New York Court Holds Disgorgement Payments Uninsurable as a Matter of Public Policy

By Brian Margolies

In its recent decision in J.P. Morgan Sec., Inc. v. Vigilant Ins. Co., 2018 N.Y. App. Div. LEXIS 6130, the New York Appellate Division, First Department, had occasion to revisit the issue of insurability of disgorgement of ill-gotten gains under professional liability policies.

Bear Stearns sought coverage under its primary and excess policies in connection with its alleged securities law violations whereby it earned hundreds of millions of dollars at the expense of mutual fund shareholders. Following an SEC investigation, Bear Stearns agreed to pay disgorgement in the amount of $160 million, as well as $90 million in civil penalties. Bear Stearns’ professional liability insurers denied coverage for these payments on the basis that they did not come within their policies’ definition of “Loss,” defined in relevant part as:

(1) compensatory damages, multiplied damages, punitive damages where insurable by law, judgments, settlements, costs, charges and expenses or other sums [Bear Stearns] shall legally become obligated to pay as damages resulting from any Claim or Claim(s);

(2) costs, charges and expenses or other damages incurred in connection with any investigation by any governmental body or self-regulatory organization (SRO), provided however, Loss shall not include:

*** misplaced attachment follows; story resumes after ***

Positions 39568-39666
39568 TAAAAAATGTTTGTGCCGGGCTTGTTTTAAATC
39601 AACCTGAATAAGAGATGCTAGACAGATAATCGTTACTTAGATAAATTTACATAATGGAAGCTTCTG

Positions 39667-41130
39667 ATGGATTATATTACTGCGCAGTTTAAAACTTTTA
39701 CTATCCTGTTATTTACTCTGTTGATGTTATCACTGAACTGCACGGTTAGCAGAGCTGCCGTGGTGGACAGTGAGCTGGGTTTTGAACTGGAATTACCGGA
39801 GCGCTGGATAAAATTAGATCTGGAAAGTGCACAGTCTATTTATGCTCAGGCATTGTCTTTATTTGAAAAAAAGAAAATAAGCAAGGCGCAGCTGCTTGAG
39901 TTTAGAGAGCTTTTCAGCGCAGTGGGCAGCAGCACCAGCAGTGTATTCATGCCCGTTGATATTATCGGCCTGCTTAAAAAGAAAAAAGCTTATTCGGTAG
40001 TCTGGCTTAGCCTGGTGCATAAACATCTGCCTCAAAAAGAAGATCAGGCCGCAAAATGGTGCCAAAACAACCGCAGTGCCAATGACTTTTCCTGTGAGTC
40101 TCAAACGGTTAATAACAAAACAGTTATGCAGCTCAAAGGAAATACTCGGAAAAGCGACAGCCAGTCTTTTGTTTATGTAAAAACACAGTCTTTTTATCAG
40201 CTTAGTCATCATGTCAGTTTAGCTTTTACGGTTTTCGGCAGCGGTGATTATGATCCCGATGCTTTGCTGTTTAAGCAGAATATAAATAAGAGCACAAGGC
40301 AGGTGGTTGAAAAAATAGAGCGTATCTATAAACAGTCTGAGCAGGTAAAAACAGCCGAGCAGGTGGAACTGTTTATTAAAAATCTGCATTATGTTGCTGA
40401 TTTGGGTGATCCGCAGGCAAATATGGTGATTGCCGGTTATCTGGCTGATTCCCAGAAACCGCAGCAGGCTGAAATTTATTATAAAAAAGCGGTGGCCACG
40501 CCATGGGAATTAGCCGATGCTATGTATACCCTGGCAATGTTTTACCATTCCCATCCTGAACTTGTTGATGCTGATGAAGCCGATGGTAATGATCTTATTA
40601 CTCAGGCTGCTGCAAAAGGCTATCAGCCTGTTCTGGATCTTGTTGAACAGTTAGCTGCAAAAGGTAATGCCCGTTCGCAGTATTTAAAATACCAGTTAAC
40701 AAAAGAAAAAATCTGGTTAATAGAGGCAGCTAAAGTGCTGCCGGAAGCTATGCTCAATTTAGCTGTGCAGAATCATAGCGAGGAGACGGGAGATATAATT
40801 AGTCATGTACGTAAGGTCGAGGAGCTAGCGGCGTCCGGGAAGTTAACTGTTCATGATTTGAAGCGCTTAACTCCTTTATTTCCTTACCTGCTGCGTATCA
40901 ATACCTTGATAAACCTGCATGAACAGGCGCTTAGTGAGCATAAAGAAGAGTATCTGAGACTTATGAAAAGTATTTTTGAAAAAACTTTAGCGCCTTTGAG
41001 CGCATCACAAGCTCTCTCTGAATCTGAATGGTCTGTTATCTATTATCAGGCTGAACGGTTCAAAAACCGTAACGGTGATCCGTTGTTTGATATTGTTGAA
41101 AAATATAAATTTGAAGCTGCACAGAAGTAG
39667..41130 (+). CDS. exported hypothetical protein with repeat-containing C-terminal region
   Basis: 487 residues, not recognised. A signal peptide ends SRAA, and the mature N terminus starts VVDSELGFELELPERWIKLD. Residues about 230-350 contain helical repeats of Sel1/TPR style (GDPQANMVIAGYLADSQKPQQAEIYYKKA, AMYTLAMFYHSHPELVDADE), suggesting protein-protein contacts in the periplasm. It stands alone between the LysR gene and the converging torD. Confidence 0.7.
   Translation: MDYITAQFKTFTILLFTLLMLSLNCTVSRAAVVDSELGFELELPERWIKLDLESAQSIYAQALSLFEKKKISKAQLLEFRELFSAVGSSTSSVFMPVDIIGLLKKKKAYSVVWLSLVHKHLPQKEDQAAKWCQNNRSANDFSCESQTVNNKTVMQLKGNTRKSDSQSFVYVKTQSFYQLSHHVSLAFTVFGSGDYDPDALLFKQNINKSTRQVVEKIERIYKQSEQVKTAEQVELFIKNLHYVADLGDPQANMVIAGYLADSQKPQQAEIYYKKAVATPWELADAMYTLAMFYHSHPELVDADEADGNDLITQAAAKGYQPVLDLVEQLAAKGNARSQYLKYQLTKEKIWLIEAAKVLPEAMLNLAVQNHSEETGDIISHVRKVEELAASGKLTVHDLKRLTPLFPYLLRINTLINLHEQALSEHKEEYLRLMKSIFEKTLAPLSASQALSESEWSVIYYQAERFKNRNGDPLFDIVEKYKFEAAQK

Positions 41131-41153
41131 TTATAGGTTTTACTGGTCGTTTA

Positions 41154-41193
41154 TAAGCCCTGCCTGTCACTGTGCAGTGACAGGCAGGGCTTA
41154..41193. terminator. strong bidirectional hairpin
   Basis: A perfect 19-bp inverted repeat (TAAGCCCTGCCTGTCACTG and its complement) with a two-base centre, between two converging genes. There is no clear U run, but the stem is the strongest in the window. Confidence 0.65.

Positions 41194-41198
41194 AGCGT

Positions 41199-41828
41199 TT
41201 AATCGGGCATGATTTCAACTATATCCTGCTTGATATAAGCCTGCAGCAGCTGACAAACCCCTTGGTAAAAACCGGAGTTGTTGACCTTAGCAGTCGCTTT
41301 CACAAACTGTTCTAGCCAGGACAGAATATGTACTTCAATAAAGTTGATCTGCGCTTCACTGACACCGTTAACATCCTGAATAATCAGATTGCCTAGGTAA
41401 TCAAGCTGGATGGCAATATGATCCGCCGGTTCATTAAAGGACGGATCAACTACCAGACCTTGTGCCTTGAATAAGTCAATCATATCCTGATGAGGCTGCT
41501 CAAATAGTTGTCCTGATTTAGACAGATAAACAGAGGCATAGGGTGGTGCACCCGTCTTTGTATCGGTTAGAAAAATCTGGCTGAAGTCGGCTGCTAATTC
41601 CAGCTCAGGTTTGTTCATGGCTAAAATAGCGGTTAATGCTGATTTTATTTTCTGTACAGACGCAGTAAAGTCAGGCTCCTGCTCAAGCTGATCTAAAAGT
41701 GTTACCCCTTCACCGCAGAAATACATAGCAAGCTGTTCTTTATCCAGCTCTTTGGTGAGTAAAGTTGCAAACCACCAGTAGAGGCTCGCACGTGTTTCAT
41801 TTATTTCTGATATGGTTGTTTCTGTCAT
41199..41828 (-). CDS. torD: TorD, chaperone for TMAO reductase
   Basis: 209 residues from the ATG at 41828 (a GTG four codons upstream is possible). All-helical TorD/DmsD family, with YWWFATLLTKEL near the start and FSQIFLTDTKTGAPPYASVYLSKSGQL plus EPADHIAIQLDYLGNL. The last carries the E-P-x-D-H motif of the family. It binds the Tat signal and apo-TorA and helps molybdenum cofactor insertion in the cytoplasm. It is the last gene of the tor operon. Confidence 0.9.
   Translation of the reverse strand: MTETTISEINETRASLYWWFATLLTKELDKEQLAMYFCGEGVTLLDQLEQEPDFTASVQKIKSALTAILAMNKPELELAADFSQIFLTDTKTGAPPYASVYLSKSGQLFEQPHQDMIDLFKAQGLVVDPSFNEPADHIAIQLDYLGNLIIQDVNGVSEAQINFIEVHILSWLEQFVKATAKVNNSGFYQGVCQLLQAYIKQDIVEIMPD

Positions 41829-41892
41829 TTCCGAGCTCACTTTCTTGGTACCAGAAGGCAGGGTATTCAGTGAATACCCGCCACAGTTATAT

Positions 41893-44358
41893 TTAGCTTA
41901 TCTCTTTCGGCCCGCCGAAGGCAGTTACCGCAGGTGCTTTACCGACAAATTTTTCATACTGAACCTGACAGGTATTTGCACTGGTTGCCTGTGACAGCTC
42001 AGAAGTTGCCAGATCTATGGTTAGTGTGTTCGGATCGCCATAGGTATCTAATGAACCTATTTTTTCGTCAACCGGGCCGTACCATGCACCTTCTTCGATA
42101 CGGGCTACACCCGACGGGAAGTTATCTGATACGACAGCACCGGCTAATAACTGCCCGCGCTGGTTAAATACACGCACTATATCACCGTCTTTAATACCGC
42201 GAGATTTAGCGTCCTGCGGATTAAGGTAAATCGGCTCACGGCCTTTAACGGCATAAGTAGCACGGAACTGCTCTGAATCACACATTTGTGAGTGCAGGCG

(i) fines or penalties imposed by law; or . . .

(v) matters which are uninsurable under the law pursuant to which this policy shall be construed.”

The declaratory judgment action had a long history. In 2011, the Appellate Division affirmed the trial court’s decision granting the insurers’ motion to dismiss Bear Stearns’ coverage action, concluding that Bear Stearns, as a matter of public policy, was not entitled to coverage for disgorgement of ill-gotten gains. The decision, however, was reversed by New York’s Court of Appeals in 2013 based on a finding that the insurers had not satisfied their burden, on a motion to dismiss, of demonstrating that Bear Stearns was not entitled to pursue insurance recovery for these amounts. On remand in 2017, the trial court granted summary judgment in favor of Bear Stearns, concluding among other things that the disgorgement payment constituted “Loss” because it represented third-party gains.

On appeal, the insurers argued that the United States Supreme Court’s decision in Kokesh v Securities and Exchange Commission, 198 L. Ed. 2d 86 (2017), decided after the Court of Appeal’s 2013 ruling, conclusively established that SEC disgorgement payments are a penalty. In particular, the Kokesh Court ruled that a disgorgement payment “(i) is imposed as a consequence for a wrong committed against the public, rather than a wrong against particular individuals; (ii) is meant to punish the violator and deter others from similar violations; and (iii) in many cases, does not compensate the victims of securities violations; rather, the wrongdoer pays disgorged profits to the district court, which has discretion to determine how and to whom to distribute the money.”

The Appellate Division concluded that the rationale in Kokesh, which was not decided in an insurance context, should apply with equal force to the question of whether disgorgement payments are insurable. Specifically, the court reasoned that because the purpose of SEC disgorgement payments are to penalize the wrongdoer and deter future misconduct, such amounts are uninsurable as a matter of public policy. The court further reasoned that as a penalty, the disgorgement payment necessarily did not come within the policies’ definition of “Loss.”

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